A free and open market ought to be a more efficient one, if everyone has access to the same information at the same time. But that isn’t the case now, and it may be even less so in the future.

“Equilibrium” in this context may mean we never know what the true value of a given product is. We’ll only know how much we paid.

However, I think the “digital malls” connecting online retailers and customers will perform well as the new environment takes shape.

Amazon is one such company. Many other retailers use the Amazon web platform and its logistical network to power their online sales.

My co-editor Robert Ross and I recently recommended another online retailing technology provider in Macro Growth & Income Alert. We told subscribers how to sell put options for both current income and a chance to buy the shares at a lower price.

That’s only the latest in what should be a string of opportunities as consumers and retailers adjusts to a new landscape. It will be a wild but interesting ride.

Miami Is Spelling Doom for the Real Estate Market

By Justin Spittler, editor, Casey Daily Dispatch

Have you been to Miami recently?

If you have, it would be easy for you to think that the city was experiencing some sort of magical real estate boom.

And why wouldn’t you? Construction cranes dot the city’s skyline.

Source: Getty Images

Surely this is a sign of a healthy market, right?

Well, not exactly. You see, construction cranes only tell us about supply. They don’t say anything about demand.

And right now, demand for condos in Miami is plummeting.

In February, condo sales fell 10%. Single-family and existing home sales also fell 10%.

Now, it’s perfectly normal for real estate markets to pull back every once in a while. But that’s not happening in Miami, where demand for condos has been falling since 2013.

Just look at this chart.

The blue line shows the total number of condo units in Miami-Dade County. The green line tracks how many condos have sold in Miami each month.

You can see that monthly sales (demand) are down more than 30% over the last four years. Yet unit inventory (supply) has nearly doubled since the start of 2013.

• You don’t have to be an economist to see the problem here…

Miami has far more condos than it needs. The city’s condo market is now starting to implode.

I’m not the only one sounding this alarm, either.

Andrew Stearns, an expert on Miami’s real estate market, recently described the city’s condo market as “distressed.”

Stearns said local real estate professionals and investors should prepare for the worst:

Building inventory and declining sales usually result in downside pricing pressure.
Preconstruction condo developers, flippers, and existing condo resellers should expect pricing pressure to accelerate.

This is a major warning. But it’s not being taken seriously.

If it were, more than 11,000 new condos wouldn’t be scheduled to hit Miami’s market by 2018.

That’s about 70% more condo units than Miami already has.

This is going to be like pouring jet fuel on a raging fire.

And yet speculators continue to “flip” condos across the city.

Flipping is when you buy a property with the goal of quickly reselling it for more than you paid for it.

It’s extremely speculative, and the type of thing you usually only see when a real estate bull market is coming to an end.

The fact that this is still happening in Miami tells us that the city’s condo market has completely lost touch with reality. Anyone with half a brain can see this. But here’s something you might not know…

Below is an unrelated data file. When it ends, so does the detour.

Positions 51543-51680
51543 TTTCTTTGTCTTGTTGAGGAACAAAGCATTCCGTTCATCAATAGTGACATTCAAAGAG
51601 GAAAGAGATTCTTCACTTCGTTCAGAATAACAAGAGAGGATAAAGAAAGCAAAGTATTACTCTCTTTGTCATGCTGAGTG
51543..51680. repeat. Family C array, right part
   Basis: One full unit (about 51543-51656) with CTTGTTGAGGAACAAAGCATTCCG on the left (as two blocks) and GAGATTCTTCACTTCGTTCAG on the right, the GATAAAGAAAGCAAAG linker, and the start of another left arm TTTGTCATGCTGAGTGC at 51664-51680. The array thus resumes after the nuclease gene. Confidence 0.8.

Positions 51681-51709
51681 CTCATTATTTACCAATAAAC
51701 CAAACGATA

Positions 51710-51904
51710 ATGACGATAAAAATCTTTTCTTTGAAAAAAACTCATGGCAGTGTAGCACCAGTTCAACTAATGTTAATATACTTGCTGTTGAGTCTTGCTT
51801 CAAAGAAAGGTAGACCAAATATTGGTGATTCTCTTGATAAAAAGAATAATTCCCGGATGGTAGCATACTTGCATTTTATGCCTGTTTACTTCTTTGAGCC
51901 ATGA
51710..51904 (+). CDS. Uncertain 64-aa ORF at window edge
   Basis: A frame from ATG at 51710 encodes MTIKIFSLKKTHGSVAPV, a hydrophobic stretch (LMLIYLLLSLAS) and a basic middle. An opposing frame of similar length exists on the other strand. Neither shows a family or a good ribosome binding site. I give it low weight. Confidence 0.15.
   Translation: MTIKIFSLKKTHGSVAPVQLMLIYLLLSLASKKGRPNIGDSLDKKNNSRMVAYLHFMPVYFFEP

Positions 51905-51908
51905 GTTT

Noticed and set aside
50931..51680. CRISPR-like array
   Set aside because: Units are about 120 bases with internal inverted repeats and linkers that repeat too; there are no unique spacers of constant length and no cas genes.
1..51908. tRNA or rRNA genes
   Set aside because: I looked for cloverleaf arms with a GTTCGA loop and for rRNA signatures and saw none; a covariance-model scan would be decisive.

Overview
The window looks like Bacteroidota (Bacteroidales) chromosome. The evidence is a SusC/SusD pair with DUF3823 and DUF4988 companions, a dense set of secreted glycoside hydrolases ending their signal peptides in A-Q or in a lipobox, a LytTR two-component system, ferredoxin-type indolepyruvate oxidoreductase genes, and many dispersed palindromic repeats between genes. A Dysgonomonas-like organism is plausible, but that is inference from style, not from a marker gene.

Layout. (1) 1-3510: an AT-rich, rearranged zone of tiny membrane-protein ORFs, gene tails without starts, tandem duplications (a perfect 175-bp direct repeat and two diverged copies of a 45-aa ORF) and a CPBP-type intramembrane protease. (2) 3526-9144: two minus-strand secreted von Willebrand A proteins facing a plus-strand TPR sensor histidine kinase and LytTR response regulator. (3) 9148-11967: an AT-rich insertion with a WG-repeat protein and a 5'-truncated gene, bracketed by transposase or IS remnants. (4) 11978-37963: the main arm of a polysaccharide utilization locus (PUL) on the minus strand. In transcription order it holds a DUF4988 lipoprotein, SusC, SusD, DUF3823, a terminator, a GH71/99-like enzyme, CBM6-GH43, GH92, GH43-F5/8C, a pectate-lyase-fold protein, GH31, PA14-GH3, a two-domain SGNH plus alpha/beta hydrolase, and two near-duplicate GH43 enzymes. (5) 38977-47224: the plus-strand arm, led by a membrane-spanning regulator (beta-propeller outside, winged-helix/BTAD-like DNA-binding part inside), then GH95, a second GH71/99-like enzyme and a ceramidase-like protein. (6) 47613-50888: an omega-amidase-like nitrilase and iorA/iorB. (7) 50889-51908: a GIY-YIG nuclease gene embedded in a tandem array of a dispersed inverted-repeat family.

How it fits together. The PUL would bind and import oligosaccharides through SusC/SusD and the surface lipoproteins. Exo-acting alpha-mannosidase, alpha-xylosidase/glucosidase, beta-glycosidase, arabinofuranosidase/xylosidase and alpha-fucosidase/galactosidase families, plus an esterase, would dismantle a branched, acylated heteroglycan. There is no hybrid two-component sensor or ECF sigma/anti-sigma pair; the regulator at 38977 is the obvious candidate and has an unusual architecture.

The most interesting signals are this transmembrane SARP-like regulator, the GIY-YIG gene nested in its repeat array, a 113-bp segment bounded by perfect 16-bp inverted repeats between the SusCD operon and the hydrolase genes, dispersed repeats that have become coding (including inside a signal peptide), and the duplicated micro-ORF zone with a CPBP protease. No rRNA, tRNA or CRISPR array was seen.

• House flipping has taken the United States by storm…

It’s happening all across Florida, Las Vegas, and Atlanta. It’s also happening in small U.S. cities like Fresno, California and Tacoma, Washington.

According to real estate site Trulia, more than 6% of home sales last year were “flips.” These are properties that have sold at least twice in the past years.

That’s up 5.3% from a year ago. More importantly, we’re now seeing the highest level of flipping activity since 2006…which was the peak of the last housing bubble.

This is a big deal. It tells us that the U.S. housing market is likely in the late stages of a bull market.

It’s not the only indicator suggesting this, either…

• U.S. housing prices have never been higher…

You can see what I mean below.

This chart shows the Case-Shiller U.S. National Home Price Index, which tracks home prices across the country.

You can see that this index has surged 38% since 2012. It’s now trading at a record high.

Here’s more proof that the U.S. housing market is closer to a top than a bottom.

The chart below shows the NAHB/Wells Fargo National Housing Market Index.

This index measures the mood of U.S. homebuilders. A high index level means home builders are very optimistic. You can see that this index is at the highest level in 12 years.

Some people might see this and think now’s the time to buy a house.

But optimism usually peaks just before a market tops out.

In fact, home builder sentiment peaked just 13 months before housing prices topped out in 2006.

U.S. home prices went on to plunge 27%. In many places, prices fell so much that people lost their homes to foreclosure.

Now, I’m not saying that the U.S. housing market is going to crash tomorrow. But it is clear that the easy money in housing has already been made.

• Keep this in mind if you’ve been thinking about buying a house or condo as an investment…

You should also be careful if you own any housing stocks.

Here are two ways to protect yourself:

Use stop losses. A stop loss will automatically sell a stock when it falls below a certain level. It allows you to stay in stocks without exposing you to big losses. If you’re not familiar with trailing stop losses, click here.

Don’t average down. Averaging down is when you buy more shares of a stock when it falls in price.

A lot of investors do this to lower their average cost per share. But this strategy often leads investors to ride losers down.